National pundits have already begun to once-again take shots at the UCLA men’s basketball brand because of the ineptitude being put on display from offering Calipari a contract that paid him less than he currently made to pointing out that smaller programs like Alabama and Nebraska went out and made purposeful, strong hires in a fraction of the time it has taken UCLA to even whittle their list down to a handful of uninspiring names. Pete Thamel’s column includes this barn-burner of a quote that might hit close to home for some, but is pretty right on the money:
Unless a high-end coach falls out of the sky, UCLA appears on the cusp of executing the archetype of a bungled search. After three months and with celebrated bold-faced names to help, the Bruins have aimed high, struck out and gotten used for raises in classic and predictable fashion.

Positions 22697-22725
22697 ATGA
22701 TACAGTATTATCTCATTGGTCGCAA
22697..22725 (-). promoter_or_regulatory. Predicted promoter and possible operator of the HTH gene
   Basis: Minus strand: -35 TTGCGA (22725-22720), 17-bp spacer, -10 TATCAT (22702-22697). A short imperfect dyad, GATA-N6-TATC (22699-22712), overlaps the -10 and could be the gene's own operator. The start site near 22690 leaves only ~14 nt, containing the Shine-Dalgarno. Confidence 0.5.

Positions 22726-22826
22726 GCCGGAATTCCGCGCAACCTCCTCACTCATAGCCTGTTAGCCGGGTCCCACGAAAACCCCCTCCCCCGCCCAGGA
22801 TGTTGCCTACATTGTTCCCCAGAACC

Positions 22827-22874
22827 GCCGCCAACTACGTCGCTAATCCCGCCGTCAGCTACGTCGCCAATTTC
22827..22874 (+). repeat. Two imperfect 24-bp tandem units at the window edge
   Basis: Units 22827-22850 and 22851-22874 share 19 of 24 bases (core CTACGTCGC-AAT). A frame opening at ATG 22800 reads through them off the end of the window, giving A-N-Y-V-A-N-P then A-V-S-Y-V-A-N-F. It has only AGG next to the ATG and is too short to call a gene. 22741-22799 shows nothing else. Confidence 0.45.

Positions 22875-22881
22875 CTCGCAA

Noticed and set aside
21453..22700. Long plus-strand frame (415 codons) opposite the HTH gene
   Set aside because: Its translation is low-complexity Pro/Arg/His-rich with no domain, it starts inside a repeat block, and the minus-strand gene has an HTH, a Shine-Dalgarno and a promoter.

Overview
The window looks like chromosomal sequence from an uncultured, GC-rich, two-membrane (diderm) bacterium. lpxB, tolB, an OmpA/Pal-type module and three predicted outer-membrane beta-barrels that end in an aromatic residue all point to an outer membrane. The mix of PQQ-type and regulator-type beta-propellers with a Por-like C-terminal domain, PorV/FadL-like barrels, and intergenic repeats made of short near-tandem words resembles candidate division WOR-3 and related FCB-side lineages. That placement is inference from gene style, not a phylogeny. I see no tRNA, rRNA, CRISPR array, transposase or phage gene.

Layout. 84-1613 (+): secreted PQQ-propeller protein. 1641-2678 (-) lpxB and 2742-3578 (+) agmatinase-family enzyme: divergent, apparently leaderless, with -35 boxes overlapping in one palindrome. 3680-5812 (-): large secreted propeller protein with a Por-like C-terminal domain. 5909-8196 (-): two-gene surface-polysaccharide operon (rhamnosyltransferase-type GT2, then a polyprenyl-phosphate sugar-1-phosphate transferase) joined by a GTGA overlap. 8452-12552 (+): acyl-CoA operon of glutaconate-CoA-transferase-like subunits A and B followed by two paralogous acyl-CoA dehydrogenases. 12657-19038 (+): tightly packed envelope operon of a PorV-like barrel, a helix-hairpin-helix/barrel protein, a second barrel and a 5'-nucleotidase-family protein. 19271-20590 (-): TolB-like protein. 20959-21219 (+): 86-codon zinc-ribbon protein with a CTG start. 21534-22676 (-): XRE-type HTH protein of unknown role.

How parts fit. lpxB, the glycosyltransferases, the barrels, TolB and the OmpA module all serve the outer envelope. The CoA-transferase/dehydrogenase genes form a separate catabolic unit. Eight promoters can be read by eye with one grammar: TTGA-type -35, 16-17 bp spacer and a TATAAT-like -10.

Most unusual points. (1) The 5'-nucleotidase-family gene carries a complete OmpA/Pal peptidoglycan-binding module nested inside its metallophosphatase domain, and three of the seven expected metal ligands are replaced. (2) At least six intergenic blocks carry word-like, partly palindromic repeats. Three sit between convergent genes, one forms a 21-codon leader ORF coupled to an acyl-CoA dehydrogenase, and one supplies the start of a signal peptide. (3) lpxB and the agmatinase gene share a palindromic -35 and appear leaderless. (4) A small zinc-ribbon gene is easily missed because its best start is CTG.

This is, of course, the point where I mention that UCLA has bungled countless coaching searches under Dan Guerrero. The two successful coaching searches which landed UCLA Ben Howland and Chip Kelly had more to do with both coaches indicating that they wanted the job, rather than Guerrero and the AD identifying a great candidate. This was a chance for Guerrero and company to show they had learned from their mistakes, but all they’ve managed to do so far is get John Calipari a lifetime contract.
Joe wrote on Monday that it appeared UCLA had begun to panic with its coaching search, and I tend to agree with that assessment, but I’d take it a step further. UCLA is panicking in part because they have created a situation where they have arbitrarily shrunk their candidate pool to the point that, if Option A fails, any other option will look poor by comparison. It’s a recipe for disappointment, and UCLA fans have had more than enough of that over the past two decades of Dan Guerrero’s “leadership.”